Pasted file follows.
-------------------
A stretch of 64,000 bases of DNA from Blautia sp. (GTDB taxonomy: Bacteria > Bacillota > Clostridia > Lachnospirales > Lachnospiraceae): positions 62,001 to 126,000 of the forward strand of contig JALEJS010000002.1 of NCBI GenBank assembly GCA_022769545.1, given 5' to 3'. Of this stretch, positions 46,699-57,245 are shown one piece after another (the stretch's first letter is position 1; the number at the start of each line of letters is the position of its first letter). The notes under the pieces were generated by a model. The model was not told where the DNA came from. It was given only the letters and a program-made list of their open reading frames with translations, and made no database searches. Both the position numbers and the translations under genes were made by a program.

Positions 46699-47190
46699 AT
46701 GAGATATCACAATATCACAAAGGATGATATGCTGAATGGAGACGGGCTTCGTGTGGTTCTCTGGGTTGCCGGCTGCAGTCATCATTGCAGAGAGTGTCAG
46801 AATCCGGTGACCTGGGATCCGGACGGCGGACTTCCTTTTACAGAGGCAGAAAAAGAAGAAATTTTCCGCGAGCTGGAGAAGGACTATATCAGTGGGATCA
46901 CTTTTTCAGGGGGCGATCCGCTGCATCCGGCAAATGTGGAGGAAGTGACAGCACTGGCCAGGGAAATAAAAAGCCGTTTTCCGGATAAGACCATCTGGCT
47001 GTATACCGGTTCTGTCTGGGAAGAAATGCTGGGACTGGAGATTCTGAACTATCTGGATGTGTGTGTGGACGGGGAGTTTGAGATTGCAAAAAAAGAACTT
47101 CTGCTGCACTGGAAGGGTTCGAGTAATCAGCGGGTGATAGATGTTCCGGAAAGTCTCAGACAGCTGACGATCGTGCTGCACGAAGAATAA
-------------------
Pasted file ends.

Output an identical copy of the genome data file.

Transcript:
A stretch of 64,000 bases of DNA from Blautia sp. (GTDB taxonomy: Bacteria > Bacillota > Clostridia > Lachnospirales > Lachnospiraceae): positions 62,001 to 126,000 of the forward strand of contig JALEJS010000002.1 of NCBI GenBank assembly GCA_022769545.1, given 5' to 3'. Of this stretch, positions 46,699-57,245 are shown one piece after another (the stretch's first letter is position 1; the number at the start of each line of letters is the position of its first letter). The notes under the pieces were generated by a model. The model was not told where the DNA came from. It was given only the letters and a program-made list of their open reading frames with translations, and made no database searches. Both the position numbers and the translations under genes were made by a program.

Positions 46699-47190
46699 AT
46701 GAGATATCACAATATCACAAAGGATGATATGCTGAATGGAGACGGGCTTCGTGTGGTTCTCTGGGTTGCCGGCTGCAGTCATCATTGCAGAGAGTGTCAG
46801 AATCCGGTGACCTGGGATCCGGACGGCGGACTTCCTTTTACAGAGGCAGAAAAAGAAGAAATTTTCCGCGAGCTGGAGAAGGACTATATCAGTGGGATCA
46901 CTTTTTCAGGGGGCGATCCGCTGCATCCGGCAAATGTGGAGGAAGTGACAGCACTGGCCAGGGAAATAAAAAGCCGTTTTCCGGATAAGACCATCTGGCT
47001 GTATACCGGTTCTGTCTGGGAAGAAATGCTGGGACTGGAGATTCTGAACTATCTGGATGTGTGTGTGGACGGGGAGTTTGAGATTGCAAAAAAAGAACTT
47101 CTGCTGCACTGGAAGGGTTCGAGTAATCAGCGGGTGATAGATGTTCCGGAAAGTCTCAGACAGCTGACGATCGTGCTGCACGAAGAATAA